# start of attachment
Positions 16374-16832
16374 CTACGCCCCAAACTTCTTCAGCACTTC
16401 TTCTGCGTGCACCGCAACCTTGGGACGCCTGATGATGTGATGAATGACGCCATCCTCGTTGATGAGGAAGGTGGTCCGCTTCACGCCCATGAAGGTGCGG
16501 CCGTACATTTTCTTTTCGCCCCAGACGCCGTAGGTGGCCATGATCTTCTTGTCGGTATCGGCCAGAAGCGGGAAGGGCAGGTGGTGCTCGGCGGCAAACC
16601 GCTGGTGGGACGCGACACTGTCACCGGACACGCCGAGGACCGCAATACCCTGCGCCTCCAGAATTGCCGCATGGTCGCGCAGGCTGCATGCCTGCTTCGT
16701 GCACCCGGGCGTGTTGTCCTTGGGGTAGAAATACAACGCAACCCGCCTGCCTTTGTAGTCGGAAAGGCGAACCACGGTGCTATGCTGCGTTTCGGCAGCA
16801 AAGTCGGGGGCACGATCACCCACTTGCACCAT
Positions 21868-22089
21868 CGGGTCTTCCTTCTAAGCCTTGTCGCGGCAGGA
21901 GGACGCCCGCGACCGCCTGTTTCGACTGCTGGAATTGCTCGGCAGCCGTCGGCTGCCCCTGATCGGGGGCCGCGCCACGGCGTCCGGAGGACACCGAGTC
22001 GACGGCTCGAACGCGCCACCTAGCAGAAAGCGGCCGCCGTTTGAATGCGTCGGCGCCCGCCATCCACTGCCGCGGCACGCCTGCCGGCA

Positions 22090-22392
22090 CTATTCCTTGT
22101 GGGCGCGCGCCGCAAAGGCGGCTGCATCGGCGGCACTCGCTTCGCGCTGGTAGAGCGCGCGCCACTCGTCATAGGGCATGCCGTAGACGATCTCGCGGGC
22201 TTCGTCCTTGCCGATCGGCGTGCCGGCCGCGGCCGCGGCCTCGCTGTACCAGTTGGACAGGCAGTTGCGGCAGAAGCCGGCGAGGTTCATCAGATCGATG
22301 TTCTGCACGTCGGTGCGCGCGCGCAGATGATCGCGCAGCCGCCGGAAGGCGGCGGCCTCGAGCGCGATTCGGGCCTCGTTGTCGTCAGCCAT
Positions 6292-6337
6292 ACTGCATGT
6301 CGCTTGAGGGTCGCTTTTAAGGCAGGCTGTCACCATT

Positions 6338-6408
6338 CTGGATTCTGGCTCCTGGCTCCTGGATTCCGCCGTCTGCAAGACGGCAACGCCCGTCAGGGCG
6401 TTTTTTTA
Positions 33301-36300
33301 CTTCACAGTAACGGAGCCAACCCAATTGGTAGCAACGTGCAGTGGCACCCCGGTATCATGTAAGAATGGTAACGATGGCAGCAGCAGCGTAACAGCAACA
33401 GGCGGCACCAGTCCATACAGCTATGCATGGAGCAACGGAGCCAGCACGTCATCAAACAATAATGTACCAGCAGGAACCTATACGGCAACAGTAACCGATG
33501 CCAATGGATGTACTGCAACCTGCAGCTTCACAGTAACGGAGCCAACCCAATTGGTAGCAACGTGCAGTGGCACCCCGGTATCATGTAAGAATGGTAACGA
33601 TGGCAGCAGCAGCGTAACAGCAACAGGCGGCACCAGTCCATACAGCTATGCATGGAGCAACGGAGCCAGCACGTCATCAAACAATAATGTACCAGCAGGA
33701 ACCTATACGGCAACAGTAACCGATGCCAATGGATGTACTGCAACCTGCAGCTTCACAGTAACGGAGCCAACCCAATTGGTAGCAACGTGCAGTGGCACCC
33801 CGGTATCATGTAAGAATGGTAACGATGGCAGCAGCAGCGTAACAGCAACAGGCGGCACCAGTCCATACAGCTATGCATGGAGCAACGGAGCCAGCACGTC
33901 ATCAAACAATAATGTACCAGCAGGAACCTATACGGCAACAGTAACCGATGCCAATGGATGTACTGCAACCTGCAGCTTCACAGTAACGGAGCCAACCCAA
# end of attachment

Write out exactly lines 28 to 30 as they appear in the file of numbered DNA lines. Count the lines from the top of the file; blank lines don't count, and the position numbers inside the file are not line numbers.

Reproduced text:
33701 ACCTATACGGCAACAGTAACCGATGCCAATGGATGTACTGCAACCTGCAGCTTCACAGTAACGGAGCCAACCCAATTGGTAGCAACGTGCAGTGGCACCC
33801 CGGTATCATGTAAGAATGGTAACGATGGCAGCAGCAGCGTAACAGCAACAGGCGGCACCAGTCCATACAGCTATGCATGGAGCAACGGAGCCAGCACGTC
33901 ATCAAACAATAATGTACCAGCAGGAACCTATACGGCAACAGTAACCGATGCCAATGGATGTACTGCAACCTGCAGCTTCACAGTAACGGAGCCAACCCAA